The nitrogen footprint of Ukraine: why personal consumption matters

Medinets, Sergiy ORCID:; Leach, Allison M.; Pavlik, Tetiana; Medinets, Volodymyr; Galloway, James N.. 2024 The nitrogen footprint of Ukraine: why personal consumption matters [in special issue: Focus on environmental footprint tools for sustainability] Environmental Research Letters, 19 (2), 024023. 13, pp.

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Unintended reactive nitrogen (N) losses from agriculture, energy and transportation pose significant environmental hazards, including eutrophication, acidification, water and air pollution, biodiversity loss, human health risks and climate change. The concept of a Nitrogen Footprint (NF) emerges as a pivotal metric, reflecting potential N losses in the entire production-consumption chain of goods and services used by an individual within a defined timeframe. In a pioneering assessment of per capita NF in Ukraine, key factors, such as the food production chain, consumption patterns, connection to wastewater treatment (WWT) system and the efficacy of WWT facilities, were identified as critical components. Addressing specific challenges, such as data availability, soil N depletion and manure waste, was found to be particularly complex. The apparent high nitrogen use efficiency (NUE) in Ukrainian cropping systems was highlighted to be actually reflected in the elevated N mineralization rate in Ukrainian soils characterized by high organic matter content. The individual Ukraine NF (22.1 kg N cap-1 yr-1 as of 2017) was found to be much lower than that of the US and Australia being comparable to Western European countries. Even so, significant opportunities for reduction remain through a wide range of options towards healthier and more sustainable dietary choices. Potential reductions, ranging from 22% to 69%, were shown for omnivore, reduced red meat, no red meat, half meat products, vegetarian and vegan diets. In the absence of proper manure management in Ukraine, even greater reductions of an ‘actual’ NF can be achieved if wasted N manure is considered. The war's impact is assumed to result in a slight increase or no changes in individual food consumption NFs and an increase in food production NFs for local products, while reductions in individual transport and energy NFs were likely across Ukraine. Nonetheless, refugees massively displaced to less affected regions overload a largely outdated civilian infrastructure, leading to higher N losses. Looking ahead, sustained support, capital investments, legislative enhancements and regulatory frameworks, especially upon post-war renovation of Ukraine, are imperative for reducing the individual NF. This involves enhancing nitrogen use efficiency in agriculture, establishing efficient manure management, upgrading WWT facilities, promoting renewable energy adoption, bolstering requisite infrastructure and raising public awareness on environmental sustainability.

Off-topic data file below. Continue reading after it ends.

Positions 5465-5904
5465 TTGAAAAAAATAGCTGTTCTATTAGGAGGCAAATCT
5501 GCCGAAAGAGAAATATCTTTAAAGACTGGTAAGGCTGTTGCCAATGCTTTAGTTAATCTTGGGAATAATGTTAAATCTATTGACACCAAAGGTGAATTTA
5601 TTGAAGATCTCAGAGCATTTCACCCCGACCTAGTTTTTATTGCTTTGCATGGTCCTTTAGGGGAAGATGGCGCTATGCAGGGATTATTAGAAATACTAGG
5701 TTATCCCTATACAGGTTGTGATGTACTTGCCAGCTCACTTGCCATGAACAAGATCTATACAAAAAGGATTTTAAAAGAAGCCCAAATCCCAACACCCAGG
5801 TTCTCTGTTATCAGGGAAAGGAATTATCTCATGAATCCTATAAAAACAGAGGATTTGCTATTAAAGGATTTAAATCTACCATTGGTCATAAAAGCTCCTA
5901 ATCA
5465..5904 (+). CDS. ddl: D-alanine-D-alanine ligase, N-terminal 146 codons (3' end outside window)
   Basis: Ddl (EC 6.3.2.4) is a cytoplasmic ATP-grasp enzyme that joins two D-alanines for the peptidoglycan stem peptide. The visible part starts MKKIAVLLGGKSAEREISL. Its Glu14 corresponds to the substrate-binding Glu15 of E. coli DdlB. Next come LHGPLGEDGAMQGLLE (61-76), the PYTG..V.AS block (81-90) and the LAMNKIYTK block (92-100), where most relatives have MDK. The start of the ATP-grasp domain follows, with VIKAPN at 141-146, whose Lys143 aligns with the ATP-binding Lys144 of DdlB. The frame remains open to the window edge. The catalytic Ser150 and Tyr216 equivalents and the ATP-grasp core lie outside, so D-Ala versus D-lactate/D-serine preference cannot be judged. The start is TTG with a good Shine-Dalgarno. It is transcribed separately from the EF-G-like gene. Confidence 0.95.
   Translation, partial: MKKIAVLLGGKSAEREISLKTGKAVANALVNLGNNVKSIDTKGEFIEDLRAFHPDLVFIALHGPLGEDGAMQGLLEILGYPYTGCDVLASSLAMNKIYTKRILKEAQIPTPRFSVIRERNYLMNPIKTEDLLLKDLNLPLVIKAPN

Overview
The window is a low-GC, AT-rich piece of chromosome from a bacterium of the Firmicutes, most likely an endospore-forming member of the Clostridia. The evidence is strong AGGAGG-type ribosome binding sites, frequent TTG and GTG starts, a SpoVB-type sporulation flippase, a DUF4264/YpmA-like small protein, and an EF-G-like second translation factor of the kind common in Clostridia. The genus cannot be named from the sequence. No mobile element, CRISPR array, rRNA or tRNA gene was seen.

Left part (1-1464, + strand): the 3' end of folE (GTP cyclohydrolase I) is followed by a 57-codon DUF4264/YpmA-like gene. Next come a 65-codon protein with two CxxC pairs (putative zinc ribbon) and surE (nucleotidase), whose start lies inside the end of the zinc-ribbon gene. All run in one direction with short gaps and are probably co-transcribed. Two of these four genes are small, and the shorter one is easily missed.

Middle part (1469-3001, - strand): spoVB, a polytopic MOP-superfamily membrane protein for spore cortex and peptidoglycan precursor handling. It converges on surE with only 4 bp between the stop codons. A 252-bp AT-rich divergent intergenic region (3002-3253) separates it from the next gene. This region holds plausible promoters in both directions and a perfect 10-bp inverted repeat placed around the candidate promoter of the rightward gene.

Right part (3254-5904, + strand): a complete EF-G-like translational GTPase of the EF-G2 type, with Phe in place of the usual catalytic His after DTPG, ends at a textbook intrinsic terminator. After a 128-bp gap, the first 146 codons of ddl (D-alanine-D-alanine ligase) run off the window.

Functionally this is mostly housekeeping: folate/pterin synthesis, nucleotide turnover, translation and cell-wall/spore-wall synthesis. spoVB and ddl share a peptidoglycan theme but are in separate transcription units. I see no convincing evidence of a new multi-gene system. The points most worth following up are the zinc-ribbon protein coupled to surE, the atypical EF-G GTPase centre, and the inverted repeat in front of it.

Item Type: Publication - Article
Digital Object Identifier (DOI):
UKCEH and CEH Sections/Science Areas: Atmospheric Chemistry and Effects (Science Area 2017-)
ISSN: 1748-9326
Additional Information. Not used in RCUK Gateway to Research.: Open Access paper - full text available via Official URL link.
Additional Keywords: nitrogen footprint, N loss, N waste, diet, food protein supply
NORA Subject Terms: Agriculture and Soil Science
Atmospheric Sciences
Date made live: 12 Feb 2024 12:06 +0 (UTC)

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